Victoria Munro (b. 1975, Wellington, New Zealand; lives Staten Island, NY) works in a variety of media, including installation, sculpture, ceramics, and photography. Her recent cast pieces in glazed and unglazed porcelain work towards “understanding the rigorous dedication of painters to their materials and how the sculptural properties of painting can inform a work’s meaning”. Munro has exhibited her work in solo and group exhibitions internationally, including the United States, Australia, Mexico, New Zealand, The Netherlands, and United Kingdom. In 2011, Munro was commissioned by the New York City Department of Transportation to create a pubic art project for the new Grand Staircase at the St. George Staten Island Ferry Terminal. In addition to her artistic practice, Munro is Editor of SOAP magazine and has curated a countless exhibitions and projects, most recently the international group exhibition We Go Far…And Way Back at Show Gallery on Staten Island, NY.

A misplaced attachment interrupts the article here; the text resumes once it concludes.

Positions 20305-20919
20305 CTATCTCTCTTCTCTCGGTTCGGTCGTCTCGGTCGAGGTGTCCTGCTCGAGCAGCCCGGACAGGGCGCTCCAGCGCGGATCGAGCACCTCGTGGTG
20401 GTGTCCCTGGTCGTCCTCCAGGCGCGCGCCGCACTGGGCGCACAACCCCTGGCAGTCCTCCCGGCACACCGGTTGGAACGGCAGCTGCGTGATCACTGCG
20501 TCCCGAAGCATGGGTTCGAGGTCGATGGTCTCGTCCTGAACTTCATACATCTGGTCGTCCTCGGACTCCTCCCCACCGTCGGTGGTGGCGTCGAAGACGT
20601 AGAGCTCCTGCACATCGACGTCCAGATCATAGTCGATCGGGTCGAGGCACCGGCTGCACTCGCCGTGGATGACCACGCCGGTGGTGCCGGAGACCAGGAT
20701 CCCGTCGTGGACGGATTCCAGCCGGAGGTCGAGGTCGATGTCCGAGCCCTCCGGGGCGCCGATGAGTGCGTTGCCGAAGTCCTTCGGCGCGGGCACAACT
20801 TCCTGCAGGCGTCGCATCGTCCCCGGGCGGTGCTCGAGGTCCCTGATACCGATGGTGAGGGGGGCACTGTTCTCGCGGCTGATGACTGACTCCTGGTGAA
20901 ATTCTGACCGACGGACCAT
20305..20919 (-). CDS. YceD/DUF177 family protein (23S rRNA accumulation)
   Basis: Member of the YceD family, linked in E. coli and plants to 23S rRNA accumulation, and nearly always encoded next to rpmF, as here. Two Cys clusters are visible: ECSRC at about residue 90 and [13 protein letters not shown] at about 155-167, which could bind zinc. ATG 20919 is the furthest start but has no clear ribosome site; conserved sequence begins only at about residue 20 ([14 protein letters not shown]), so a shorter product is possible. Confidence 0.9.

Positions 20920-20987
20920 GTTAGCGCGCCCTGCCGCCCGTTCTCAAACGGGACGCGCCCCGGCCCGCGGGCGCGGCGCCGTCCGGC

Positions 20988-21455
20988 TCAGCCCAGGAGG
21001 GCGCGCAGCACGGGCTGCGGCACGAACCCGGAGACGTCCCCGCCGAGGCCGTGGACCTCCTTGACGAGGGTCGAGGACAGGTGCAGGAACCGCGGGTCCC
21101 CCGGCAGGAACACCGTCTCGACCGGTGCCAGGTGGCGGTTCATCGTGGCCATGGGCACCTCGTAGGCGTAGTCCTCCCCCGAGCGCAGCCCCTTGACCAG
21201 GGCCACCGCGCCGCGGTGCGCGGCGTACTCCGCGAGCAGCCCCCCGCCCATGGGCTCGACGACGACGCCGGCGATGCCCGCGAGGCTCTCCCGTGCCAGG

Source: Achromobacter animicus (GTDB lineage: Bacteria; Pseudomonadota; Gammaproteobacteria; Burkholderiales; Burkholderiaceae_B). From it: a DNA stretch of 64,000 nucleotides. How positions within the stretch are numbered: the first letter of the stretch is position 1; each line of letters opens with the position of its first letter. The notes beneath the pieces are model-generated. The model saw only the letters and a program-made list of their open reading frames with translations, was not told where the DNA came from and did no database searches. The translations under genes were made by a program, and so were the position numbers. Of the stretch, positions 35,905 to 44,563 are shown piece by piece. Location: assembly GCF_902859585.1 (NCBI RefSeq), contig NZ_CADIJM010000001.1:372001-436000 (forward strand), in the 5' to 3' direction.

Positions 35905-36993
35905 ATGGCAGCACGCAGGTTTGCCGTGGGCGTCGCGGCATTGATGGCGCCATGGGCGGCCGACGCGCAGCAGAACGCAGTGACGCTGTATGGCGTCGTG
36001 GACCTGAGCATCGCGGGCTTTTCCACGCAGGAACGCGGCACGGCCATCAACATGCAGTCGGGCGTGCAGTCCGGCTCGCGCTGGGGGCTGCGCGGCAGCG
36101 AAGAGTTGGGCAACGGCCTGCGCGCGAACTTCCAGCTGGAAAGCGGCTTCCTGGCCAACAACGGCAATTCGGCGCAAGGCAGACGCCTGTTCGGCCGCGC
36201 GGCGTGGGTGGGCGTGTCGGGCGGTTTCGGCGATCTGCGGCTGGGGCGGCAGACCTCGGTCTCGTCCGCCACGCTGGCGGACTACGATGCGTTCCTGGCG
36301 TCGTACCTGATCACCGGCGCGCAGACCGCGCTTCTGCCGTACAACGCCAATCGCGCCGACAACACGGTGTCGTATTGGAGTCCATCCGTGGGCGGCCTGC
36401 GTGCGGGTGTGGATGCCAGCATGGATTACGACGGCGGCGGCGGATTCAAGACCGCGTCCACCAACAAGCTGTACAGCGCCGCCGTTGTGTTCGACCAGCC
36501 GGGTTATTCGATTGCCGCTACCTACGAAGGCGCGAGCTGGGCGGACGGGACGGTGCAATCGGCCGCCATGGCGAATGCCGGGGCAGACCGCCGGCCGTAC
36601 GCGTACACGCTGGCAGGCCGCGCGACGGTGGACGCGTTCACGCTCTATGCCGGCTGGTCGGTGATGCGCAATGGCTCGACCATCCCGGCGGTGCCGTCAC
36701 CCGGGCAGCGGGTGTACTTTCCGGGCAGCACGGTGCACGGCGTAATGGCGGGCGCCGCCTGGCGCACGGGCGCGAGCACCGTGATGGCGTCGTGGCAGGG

Carrie Pollack (b. 1973, New York, NY; lives Brookyn, NY) works at the nexus between painting, photography, and digital media. She describes her work as “a catalog of her memories”, in which she examines “what we as individuals consciously or unconsciously choose to remember, and how our memories of people, places, and events degrade and change over time”. Pollack has exhibited her work throughout the United States, as well as in Germany, Belgium, and Mexico. In January 2012, Pollack mounted her first solo exhibition Witness at the gallery. She has been previousy awarded residencies at Yaddo, Jentel, Virginia Center for the Creative Arts, and Vermont Studio Center. Her work has been discussed in publications, such as Time Out New York, Metropulse, and The Daily Beacon. She holds an MFA from the University of Iowa, an MA from New York University, and a BFA from Alfred University.